There Turmeric, also known as Saffron of the Indie, it’s a officinal plant cultivated for its many healing properties.
It is a plant from the family of Zingiberaceae, grown throughout India and other regions of Asia and Africa.
Turmeric is a very decorative plant with long lanceolate leaves and pinkish-white flowers, provided with a robust rhizomatous root, the most important part and from which one of the best known spices in the world is obtained, with an unmistakable golden-orange color and warm and slightly bitter-itchy flavor.
There are several species but the most used and marketed is the powder obtained from Curcuma longa o Saffron from the Indies.
Read also: Curcuma alismatifolia
Properties of Turmeric
This golden spice contains numerous active ingredients that give it beneficial properties for our health.
Among the many accredited functions and still others object of study we remember those best known since ancient times.
- Anti-inflammatory and antioxidant.
- Antibacterial due to the curcuminoid content.
- Cicatrizing, natural wound healing process.
- Choleretic activity due to tolmethyl carbinol
- Protective for the liver and gastric mucosa thanks to the action of the volatile oil, the “curcumin” contained in it.
- Antitumor activities.
In traditional Chinese medicine and Ayurvedic medicine this precious spice is used to promote digestion and intestinal peristalsis.
In traditional medicine, Turmeric root is used in the preparation of drugs to promote the proper functioning of the liver and pancreas, to treat bone pain and arthritis.
Furthermore, the active ingredient contained in the Turmeric powder would promote blood circulation, improve memory, counteract depression and be useful against stress and anxiety.
In herbal medicine it is recommended to regulate the menstrual cycle, as a natural remedy to relieve flu and cold symptoms (cough, laryngitis, bronchial catarrh).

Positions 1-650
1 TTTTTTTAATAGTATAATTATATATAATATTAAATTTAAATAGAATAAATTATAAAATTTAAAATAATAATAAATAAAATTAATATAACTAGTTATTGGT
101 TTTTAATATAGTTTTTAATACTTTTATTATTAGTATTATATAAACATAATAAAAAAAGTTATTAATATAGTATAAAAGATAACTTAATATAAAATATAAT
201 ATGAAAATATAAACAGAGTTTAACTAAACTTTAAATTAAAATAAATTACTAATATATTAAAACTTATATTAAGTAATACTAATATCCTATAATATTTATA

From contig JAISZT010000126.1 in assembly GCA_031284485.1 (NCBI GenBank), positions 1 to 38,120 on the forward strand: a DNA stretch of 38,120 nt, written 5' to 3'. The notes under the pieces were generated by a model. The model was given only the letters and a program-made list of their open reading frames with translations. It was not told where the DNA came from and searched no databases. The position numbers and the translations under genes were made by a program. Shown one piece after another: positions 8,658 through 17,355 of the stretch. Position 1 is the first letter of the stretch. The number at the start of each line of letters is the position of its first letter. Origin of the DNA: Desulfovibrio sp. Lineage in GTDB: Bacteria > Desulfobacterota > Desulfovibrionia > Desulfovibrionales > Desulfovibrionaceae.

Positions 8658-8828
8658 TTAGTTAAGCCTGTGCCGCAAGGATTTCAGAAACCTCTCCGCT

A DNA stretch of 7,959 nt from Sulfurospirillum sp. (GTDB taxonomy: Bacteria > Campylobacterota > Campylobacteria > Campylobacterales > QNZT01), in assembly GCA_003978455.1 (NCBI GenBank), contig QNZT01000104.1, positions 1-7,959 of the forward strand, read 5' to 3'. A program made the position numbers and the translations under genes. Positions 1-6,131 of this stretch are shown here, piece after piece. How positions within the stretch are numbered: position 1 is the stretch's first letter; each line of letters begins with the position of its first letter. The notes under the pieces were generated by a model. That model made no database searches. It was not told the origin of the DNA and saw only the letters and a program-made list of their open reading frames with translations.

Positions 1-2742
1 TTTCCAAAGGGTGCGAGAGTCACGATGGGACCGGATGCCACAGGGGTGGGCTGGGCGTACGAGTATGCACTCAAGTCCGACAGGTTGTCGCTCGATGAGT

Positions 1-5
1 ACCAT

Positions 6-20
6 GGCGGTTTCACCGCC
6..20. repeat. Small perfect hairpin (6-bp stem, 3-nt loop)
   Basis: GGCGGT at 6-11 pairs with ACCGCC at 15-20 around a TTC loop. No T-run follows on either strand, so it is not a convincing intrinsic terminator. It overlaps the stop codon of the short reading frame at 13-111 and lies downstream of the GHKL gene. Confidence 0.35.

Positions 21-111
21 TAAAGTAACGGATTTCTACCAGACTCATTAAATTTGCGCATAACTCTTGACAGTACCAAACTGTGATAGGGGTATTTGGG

According to some expert scholars, turmeric for the content thanks to particular active ingredients could be of help against respiratory distress syndrome, in the treatment of sinusitis, osteoporosis associated with menopause. It works against diabetes, glucose intolerance, obesity and metabolic syndrome.
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Finally, it could be an effective weapon against various forms of cancer,
In herbal medicine, Turmeric is sold in packs of mother tincture and powder for the preparation of herbal teas useful for fighting ulcers, intestinal disorders and biliary colic.
Packs for external use, are used for the treatment of small wounds of various kinds.
Contraindications of turmeric
For healthy and healthy people, no side effects have been recorded and therefore it has no particular contraindications, however, despite the gastroprotective effects, the consumption of Turmeric, even in low doses, is not recommended for people who have problems with the gallbladder and for the effects Anticoagulants should definitely be avoided by people who have problems related to blood clotting.
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Turmeric should not be taken during pregnancy and during the lactation period.
Uses of turmeric in cooking
Turmeric in addition to being used as a medicinal plant is also very versatile in the kitchen and like saffron it is an ingredient in many recipes. It is used as a natural flavoring in soups, minestrone, soups and vegetable purees. It gives a unique flavor to onion prepared with white onions, fried or baked chicken wings. It is perfect with cardamom on legumes.
It can also be used in the preparation of desserts: biscuits, orange and lemon cakes, apple donuts, brioches, even ice cream and on cappuccino.
It is used like flour or diluted in milk, in a little warm water or in vegetable broth depending on the preparation.
The world’s leading producer of Turmeric is India.
The generic name of Curcuma comes from Sanskrit Kum-kuma, and is the main ingredient in Indian curry.
Turmeric is also called tulipano of Siam.